Crowds Chant “I Can't Breathe” in Protest of Grand Jury Decision in Eric Garner Case as Police Amp Up Patrols

UPDATE: 2nd Day of Protests in Eric Garner Grand Jury Decision

Hours after a grand jury cleared an NYPD officer in the chokehold death of Eric Garner, crowds gathered at the site on Staten Island where the 43-year-old father died as others began a silent "lie-down" protest at Grand Central Terminal in Manhattan and still others marched toward Times Square shouting, "I can't breathe!"

Some headed toward Rockefeller Center in an apparent effort to disrupt the tree lighting ceremony, but were unable to get past police. Later, demonstrators marched on the West Side Highway near the 40s and 50s, gridlocking it for blocks at a time. There were also backups at the Robert F. Kennedy Bridge, the Lincoln Tunnel and the Brooklyn Bridge.

Crowds gathered at Times Square, Union Square and Foley Square following the grand jury's decision Wednesday not to indict NYPD officer Daniel Pantaleo, who was seen on amateur video wrapping his hand around Garner's neck July 17 as the heavyset, asthmatic man gasped for air.

Around 30 people were arrested by late Wednesday night, police said. There have been no reports of injuries. 

NYPD Commissioner Bill Bratton said earlier in the week that the NYPD was anticipating protests and that the department had been preparing for them for months.

Extra patrols were deployed at Rockefeller Plaza, and to the site of the chokehold in Tompkinsville, Staten Island, where several protesters rallied outside a store chanting, "No justice, no peace." A police spokesman said mobile units were in place to respond to protests developing across the city.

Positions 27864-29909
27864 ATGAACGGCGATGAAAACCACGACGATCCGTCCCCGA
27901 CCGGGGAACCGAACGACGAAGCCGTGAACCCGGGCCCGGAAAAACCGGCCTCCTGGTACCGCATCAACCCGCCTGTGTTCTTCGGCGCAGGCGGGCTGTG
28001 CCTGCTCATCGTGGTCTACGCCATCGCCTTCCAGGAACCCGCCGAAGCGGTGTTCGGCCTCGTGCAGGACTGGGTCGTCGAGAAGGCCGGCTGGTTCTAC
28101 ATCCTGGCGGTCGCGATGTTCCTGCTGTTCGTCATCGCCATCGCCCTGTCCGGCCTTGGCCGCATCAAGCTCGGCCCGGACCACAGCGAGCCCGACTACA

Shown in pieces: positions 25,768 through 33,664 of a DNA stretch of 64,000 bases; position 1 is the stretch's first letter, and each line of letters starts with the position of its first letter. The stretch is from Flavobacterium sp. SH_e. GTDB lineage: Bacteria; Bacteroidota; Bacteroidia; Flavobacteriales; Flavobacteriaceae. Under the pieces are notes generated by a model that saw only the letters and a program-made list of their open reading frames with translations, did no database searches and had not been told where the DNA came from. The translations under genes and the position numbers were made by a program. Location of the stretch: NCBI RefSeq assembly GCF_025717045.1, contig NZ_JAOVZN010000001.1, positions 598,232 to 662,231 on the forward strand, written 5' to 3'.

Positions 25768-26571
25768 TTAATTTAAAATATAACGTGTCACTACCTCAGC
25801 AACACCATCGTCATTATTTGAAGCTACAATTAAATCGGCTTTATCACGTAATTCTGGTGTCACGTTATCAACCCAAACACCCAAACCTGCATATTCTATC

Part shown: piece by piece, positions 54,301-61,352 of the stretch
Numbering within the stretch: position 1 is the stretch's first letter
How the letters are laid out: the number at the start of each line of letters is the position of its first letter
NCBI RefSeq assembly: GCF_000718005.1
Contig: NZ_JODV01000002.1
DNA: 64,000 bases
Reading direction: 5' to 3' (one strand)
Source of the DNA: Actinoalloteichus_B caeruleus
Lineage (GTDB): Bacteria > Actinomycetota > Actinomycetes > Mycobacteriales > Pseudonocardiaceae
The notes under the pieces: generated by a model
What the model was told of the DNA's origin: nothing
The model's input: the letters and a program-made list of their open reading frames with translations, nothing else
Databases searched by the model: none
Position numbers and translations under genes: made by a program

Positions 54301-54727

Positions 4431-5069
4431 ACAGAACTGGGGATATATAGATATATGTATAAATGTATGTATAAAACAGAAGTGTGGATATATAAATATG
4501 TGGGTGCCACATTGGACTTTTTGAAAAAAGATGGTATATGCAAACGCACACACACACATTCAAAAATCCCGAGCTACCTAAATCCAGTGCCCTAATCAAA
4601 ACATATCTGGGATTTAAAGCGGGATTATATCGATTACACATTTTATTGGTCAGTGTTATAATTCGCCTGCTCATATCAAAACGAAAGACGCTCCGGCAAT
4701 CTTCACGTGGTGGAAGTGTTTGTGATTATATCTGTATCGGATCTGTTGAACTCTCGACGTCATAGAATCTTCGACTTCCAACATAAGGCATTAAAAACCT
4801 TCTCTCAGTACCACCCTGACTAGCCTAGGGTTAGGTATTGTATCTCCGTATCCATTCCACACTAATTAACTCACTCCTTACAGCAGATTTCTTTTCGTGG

City officials and business owners pleaded for calm, "constructive" demonstrations.

"We all agree that demonstrations and free speech are valuable contributions to debate, and that violence and disorder are not only wrong -- but hurt the critically important goals we are trying to achieve together," Mayor de Blasio said shortly after the grand jury decision was announced.

Protesters like Doug Brinson said they were shocked by the lack of indictment.

“Not to indict the man is like a double slap in your face,” Brinson said. “It’s like stomping you down on the ground.”

Operators of some local businesses said they were more worried about outsiders causing trouble than Staten Island residents.

“If you worry about people coming from outside Staten Island, like agitators, that could be bad,” said Ed Varoulo of Hypno-Tronic comics on Stuyvesant Place. “I think it’s good as long as we don’t have to pull the gates down and close early.”

"I'm doing this for my ancestors and for all of the blood that has shed in America," said Talibah Newman, who joined the lie-down protest at Grand Central. "As a black woman in America, I feel numb."

Eric Garner's mother Gwen Carr asked supporters Wednesday to "make a statement, but make it in peace." 

The protests were reminiscent of the ones that shut down major highways and bridges last week after a grand jury in Ferguson decided not to indict the police officer who shot and killed unarmed 18-year-old Michael Brown. 

Protests against the Staten Island grand jurors' decision were planned in other cities across the country, including in Washington, D.C., and Ferguson, Missouri.

The Rev. Al Sharpton announced Wednesday he and the Garners, along with the families of Michael Brown and Akai Gurley, will lead a national march in Washington, D.C. on Dec. 13. 

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